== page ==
27 May Super fascinating analytics/stats from the first 24 hours of When Women Refuse
I started a Tumblr blog to collect stories of violence committed against women who refused men’s advances (full background story here), and 24 hours into this project, we’ve received some incredible sets of traffic and engagement numbers. Put your nerd pants on, kids, we’re going for a ride.
Really don’t think I’ve ever participated in a project that got this sheer kind of volume right away.
Also notable is that the session duration is quite long– people are staying and reading.
Here’s our referral traffic:
Twitter is the #1, by a long shot, but Jezebel and Think Progress combined send just about the same amount. Facebook (#4, #5 & #8) are pretty distant behind Twitter. Tumblr doesn’t make it into the top ten for direct referrals because Google Analytics treats each Tumblr blog as a separate site, but else in the Social Network analysis, it says around 5,000 hits have come from the Tumblr community, which would put them just above Feministing.
I like looking at how long users referred from different places stayed on site: Fusion and Think Progress folks stayed the longest out of the top ten, while Reddit users bounced pretty quickly (SHOCKING NO ONE, haha).
Also notable: almost no traffic is coming in from searches. No one’s searching for something and landing here by mistake.
Here’s our most popular content:
Just like with Planned Parenthood Saved Me: people wanted more once they scrolled through the first page. It helps that the theme we had for the first 24 hours automatically loaded the second page, so that may account for the high number for page 2. But, filed under Things That Never Happen on the Internet, 12.7% of the users made it to page 3 loading, which means they kept scrolling. I’m attributing this now to the sheer shock value of seeing so many stories, a seemingly endless supply.
A few Twitter stats
The first tweet mentioning the site was me at about 7pm ET on Monday, May 27. In the 24 hours that ensued, we saw 2,181 mentions of the site, which works out to be about 7.6 tweets per minute. (!) Â In there, there were 2,030 unique people tweeting. HOLY SCHAMOLY.
A few Tumblr stats
Again, I’ve never experienced that kind of explosive growth in following on Tumblr before.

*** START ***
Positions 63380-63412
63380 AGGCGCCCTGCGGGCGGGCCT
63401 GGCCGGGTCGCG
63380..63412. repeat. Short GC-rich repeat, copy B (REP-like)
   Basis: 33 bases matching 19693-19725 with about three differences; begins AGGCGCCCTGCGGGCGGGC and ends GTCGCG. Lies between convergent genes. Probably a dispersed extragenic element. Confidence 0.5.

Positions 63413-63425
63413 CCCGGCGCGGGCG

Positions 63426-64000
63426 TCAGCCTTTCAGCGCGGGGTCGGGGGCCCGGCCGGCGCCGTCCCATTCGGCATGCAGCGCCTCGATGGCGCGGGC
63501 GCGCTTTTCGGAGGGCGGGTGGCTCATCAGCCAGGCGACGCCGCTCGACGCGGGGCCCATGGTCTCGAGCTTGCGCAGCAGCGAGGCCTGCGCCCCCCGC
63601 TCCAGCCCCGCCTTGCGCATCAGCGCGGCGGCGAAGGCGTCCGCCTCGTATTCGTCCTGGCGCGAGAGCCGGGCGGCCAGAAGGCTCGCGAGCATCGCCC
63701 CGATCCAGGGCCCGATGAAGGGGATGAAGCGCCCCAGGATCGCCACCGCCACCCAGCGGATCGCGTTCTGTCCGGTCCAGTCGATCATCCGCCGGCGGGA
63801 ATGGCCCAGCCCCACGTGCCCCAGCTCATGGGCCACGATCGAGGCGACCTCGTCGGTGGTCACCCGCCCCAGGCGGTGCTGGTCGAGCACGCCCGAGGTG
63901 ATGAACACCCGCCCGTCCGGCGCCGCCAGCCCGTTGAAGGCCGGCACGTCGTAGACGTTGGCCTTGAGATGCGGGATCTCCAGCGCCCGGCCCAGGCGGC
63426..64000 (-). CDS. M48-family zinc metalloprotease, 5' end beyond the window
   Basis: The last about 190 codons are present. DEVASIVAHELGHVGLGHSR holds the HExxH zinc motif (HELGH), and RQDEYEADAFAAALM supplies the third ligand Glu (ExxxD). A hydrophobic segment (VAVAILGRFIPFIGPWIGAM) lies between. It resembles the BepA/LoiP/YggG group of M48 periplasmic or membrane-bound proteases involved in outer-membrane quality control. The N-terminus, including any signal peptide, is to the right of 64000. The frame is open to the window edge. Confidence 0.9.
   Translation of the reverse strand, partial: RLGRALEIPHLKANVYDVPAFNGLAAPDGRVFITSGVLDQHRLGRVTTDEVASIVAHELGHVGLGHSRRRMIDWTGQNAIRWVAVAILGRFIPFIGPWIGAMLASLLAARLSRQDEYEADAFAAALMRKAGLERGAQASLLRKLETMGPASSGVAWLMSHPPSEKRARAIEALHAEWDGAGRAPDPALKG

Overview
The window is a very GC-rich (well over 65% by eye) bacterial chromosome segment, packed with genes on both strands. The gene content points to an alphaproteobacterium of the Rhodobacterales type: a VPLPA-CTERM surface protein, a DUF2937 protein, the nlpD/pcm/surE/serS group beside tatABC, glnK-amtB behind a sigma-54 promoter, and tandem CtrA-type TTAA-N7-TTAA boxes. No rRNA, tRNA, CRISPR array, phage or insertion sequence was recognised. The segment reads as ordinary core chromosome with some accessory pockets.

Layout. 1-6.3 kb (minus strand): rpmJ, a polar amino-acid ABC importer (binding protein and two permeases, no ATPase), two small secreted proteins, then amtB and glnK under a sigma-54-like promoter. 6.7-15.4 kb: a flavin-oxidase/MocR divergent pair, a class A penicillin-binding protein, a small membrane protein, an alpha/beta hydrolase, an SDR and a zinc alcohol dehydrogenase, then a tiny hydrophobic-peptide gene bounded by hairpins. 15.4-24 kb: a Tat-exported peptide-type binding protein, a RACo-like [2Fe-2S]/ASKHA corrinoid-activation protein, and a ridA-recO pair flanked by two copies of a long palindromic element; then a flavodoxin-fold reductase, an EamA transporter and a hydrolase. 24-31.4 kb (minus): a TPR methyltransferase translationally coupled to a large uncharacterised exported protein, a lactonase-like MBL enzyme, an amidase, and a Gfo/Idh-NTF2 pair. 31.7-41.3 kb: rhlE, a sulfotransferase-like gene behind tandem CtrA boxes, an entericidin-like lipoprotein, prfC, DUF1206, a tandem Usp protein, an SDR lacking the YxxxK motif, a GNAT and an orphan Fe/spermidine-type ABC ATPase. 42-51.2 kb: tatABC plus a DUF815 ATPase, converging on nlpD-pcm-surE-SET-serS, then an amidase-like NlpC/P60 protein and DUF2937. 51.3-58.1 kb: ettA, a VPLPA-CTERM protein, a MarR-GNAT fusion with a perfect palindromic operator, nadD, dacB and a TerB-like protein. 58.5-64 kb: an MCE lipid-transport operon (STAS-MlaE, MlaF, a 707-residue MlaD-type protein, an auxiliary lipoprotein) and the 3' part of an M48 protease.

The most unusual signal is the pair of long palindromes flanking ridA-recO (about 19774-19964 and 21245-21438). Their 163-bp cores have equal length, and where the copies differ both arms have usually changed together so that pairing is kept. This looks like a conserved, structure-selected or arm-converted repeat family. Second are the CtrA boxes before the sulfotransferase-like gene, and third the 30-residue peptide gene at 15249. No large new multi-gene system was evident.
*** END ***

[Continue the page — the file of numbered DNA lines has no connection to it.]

A word about strategy
I’m a big fan of demystifying content that seemingly
goes viral explodes, so that others can learn how to spread critical information in a moment like this. First, we had a highly emotional moment that crossed many social boundaries working for us, and a hashtag (#YesAllWomen, which had been used over a million times since Saturday) that was already super active. In many ways, all of the elements were in place. Second, we are providing what is for many shocking information, which automatically makes it easily shareable. Those two factors are worth a million Internet dollars when it comes to spread.
But second, I didn’t just create the Tumblr and post it to my Facebook/Twitter, hoping for the best. I reached out to people who were having these conversations in my network, and let them know it was happening. I asked directly for folks’ help in spreading the word. I’m lucky in that I’m connected to a lot of influential people– note, not necessarily people with a bazillion followers, but who are influential in moving their networks to action— which is why cultivating your relationships with digital tools is an ongoing necessity for social changers.
The other thing I did was reach out immediately for a support team to help me make it work, via the TechLady Mafia. 4 wondrous souls jumped right in, and having that kind of teamÂ is what makes a project both survivable (when it’s this kind of emotional content), sometimes fun (we had a singalong and many palette-cleansing gifs have been shared via email), and even more successful than one person could have imagined.